Why don’t we use checklists to remind us to include women in our readings and gender in our analyses? Bureaucracies use checklists all the time. I use checklists when I’m packing for a trip; suitcase manufacturers include templates. We’ve documented cognitive biases that lead everyone, men and women, to denigrate or forget women’s work, and to exclude gender as a category of analysis.
Checklists take out the contention and focus on the goal. If they work at all, they require that we agree on the goal. The suitcase company has to want me to pack what I need. All the strategic planning, learning assessments, and diversity language in universities is hinting we could at least in principle agree on the goal of inclusion. University leadership needs to make that point clear.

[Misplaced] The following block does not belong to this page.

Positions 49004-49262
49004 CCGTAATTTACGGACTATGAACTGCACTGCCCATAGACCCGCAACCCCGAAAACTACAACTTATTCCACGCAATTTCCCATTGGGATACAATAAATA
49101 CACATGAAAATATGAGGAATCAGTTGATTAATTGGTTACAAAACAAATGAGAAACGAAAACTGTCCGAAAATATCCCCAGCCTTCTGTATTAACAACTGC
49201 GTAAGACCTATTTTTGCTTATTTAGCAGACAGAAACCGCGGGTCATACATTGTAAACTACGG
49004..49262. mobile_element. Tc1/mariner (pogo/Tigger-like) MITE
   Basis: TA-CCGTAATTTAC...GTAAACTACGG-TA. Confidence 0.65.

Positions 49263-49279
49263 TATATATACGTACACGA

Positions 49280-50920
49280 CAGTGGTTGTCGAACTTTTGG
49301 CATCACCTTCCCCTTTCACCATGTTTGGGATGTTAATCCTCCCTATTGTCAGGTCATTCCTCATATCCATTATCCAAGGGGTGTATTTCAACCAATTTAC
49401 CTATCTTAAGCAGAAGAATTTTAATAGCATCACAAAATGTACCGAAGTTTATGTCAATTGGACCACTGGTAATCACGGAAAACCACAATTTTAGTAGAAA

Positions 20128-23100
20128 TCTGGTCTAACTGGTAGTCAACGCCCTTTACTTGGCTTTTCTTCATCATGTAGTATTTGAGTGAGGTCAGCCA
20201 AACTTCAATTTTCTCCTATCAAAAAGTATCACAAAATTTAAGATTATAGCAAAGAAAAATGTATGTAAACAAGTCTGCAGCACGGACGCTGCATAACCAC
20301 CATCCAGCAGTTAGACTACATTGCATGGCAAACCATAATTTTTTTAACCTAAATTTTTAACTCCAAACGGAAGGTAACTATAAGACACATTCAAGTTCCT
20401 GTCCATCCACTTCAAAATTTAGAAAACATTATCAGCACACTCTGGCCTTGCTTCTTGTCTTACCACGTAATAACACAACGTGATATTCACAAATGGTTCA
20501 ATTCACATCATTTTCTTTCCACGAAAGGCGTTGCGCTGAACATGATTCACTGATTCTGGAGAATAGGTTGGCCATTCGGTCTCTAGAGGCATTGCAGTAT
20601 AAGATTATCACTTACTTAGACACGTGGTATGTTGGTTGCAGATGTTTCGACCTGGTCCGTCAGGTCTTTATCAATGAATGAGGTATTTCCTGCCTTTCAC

A terrific new symposium in PS gives multiple examples of how to mainstream gender in specific courses. A panel I’m on Thursday at APSA this week is inviting more examples of mainstreaming gender, so I started thinking about a strategy to organize individual cases in an era of information overload. We know there’s no shortage of work; making it more available helps but a general strategy could remind us not to keep overlooking women’s work in politics and political science. A computer and an internet connection, a checklist and a commitment could help organize the surfeit of information that surrounds us. I look forward to talking about self-regulatory strategies on Thursday. All the sociolegal literature on regulatory strategies–on nudging, on goal setting, on not following rules for their own sake–can help us start with good will and improve our courses and scholarship.